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    @Donald I think most of us who have ever had a remote work option recognize that there are different levels of illness. There are days when I am not well enough to work a full day, and definitely not get in the car for a long commute, but I can open my laptop (maybe even in bed) and get some work completed. And surely we understand that no one wants to work in an office with some obviously contagious person breathing all over everything (and often making nasty noises such as excessive coughing, sneezing, and nose-blowing).
    – ribs2spare
    Jan 11, 2023 at 16:54
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    @Job_September_2020 hmm, I've heard multiple accounts of companies telling potential employees one thing about remote work during the interview and then suddenly changing this policy to require more in-office work. The employees aren't usually told that they have a right to the policy that was advertised to them.
    – ribs2spare
    Jan 11, 2023 at 16:55

2 Answers 2

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How should I approach about the review (without sounding like I WANT MORE MONEY RIGHT NOW or sounding "desperate"), and specifically about remote working? Would it be bad to mention that for me it is a very important aspect when working in a job? As this can be a subtle sign of "I will look somewhere else if not". I like where I work. I just don't like not being able to remote work when it does not really affect my work performance.

You should discuss it with your manager.

Be honest that you really wish to be able to work remotely more than just occasionally, as company policy allows, and ask if there is any way to make this happen. Try to explain why this works out well for you and most importantly why it would work out well for them, too.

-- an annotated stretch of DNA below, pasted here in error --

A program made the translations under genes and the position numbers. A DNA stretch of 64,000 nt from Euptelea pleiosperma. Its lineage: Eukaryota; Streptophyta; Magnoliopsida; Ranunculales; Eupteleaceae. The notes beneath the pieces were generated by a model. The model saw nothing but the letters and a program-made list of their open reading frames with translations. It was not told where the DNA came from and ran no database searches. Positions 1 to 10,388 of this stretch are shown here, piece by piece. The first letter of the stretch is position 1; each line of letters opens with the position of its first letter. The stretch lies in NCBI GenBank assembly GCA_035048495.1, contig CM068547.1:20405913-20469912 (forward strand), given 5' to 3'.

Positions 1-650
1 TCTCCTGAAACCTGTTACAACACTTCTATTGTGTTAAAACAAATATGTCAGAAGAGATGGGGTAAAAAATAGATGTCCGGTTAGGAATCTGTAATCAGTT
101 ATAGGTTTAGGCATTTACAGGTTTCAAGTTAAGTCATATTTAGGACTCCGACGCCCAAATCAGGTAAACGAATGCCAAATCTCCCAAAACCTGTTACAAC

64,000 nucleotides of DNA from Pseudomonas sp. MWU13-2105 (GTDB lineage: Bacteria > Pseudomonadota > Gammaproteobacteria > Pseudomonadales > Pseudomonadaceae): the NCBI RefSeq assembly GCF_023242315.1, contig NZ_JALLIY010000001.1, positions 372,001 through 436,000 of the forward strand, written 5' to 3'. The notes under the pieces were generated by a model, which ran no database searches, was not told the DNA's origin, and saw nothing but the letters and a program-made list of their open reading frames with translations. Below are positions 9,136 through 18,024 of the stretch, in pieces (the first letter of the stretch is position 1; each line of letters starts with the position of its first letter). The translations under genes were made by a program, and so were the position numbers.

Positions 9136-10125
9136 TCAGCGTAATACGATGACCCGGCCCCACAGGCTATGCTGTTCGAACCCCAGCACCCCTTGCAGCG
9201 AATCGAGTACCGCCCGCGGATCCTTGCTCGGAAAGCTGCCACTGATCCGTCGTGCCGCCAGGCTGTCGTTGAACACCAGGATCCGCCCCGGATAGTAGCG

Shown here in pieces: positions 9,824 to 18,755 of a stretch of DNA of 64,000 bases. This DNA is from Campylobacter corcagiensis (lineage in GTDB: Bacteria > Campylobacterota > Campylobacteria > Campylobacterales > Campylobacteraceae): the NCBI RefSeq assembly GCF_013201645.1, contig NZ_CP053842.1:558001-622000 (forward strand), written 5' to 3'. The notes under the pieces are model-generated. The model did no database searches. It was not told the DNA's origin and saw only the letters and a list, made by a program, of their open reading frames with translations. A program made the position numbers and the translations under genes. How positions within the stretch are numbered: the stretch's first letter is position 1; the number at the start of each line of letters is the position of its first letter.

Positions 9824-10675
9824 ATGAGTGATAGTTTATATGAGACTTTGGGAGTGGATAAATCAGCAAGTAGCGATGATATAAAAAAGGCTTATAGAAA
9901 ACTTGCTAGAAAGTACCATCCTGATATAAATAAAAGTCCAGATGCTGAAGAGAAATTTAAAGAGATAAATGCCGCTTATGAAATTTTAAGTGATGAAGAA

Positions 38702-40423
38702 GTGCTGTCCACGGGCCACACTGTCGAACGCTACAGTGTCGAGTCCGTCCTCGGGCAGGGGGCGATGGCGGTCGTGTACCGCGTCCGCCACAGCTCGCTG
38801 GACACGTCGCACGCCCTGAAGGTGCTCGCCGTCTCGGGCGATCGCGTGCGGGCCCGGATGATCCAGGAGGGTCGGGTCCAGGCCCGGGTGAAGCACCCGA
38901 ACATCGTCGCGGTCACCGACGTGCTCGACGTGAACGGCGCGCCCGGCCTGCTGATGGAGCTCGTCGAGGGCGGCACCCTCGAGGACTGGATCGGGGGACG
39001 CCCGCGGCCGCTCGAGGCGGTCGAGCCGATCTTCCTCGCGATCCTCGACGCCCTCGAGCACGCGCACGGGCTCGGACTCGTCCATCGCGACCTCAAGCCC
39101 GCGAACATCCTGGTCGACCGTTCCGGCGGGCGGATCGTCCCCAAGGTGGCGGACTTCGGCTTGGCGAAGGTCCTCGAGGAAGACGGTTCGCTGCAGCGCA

As suggested by TheDemonLord, be specific in what you are asking for.

Be prepared if the answer is "No".

Perhaps it's just time to look for a job with a company that will allow you to work remotely as much as you prefer.

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    To add to this answer (which is a good answer) - I would suggest before you start your discussion, decide on a set number of days per week that you'd like to WFH and which day(s) you will be in the office. It's easier for a Manager to evaluate a request of 'I'd like to WFH on Monday, Tuesday and Friday, coming into the office on Wednesday and Thursday' than it is to evaluate 'Oh 3-4 times a week, maybe'. Sacrificing some flexibility in order to get more days WFH may be an option. Jan 4, 2023 at 22:32
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The best you can is to have an open discussion with your manager.

  • Open with the same introduction as you did here: things are going well you are happy with your job, your performance appears to be good and you are getting along with everyone. Ask your manager to confirm or present their view. Then listen.
  • Talk about remote working: it's been working quite well, it's important for you personally and it does not seem to impact the specific work that you are doing.
  • Then just ask: you understand that the official policy is 2 days/week max but what could be done in your specific case to adjust this.
  • Ask what the specific reasons for 2-days max are and offer to actively work on mitigating or addressing these reasons.
  • Depending on how things are going you can choose to throw in that "this is more important to me than compensation" indicating that you are willing to yield a bit on the money front for the remote benefit.

Be prepared to receive "no" as an answer. Most companies will apply their policies consistently and are unlikely to make exceptions (for good reasons). If that's the case, you need to decide for yourself if that's still acceptable for you or if you want to stat looking.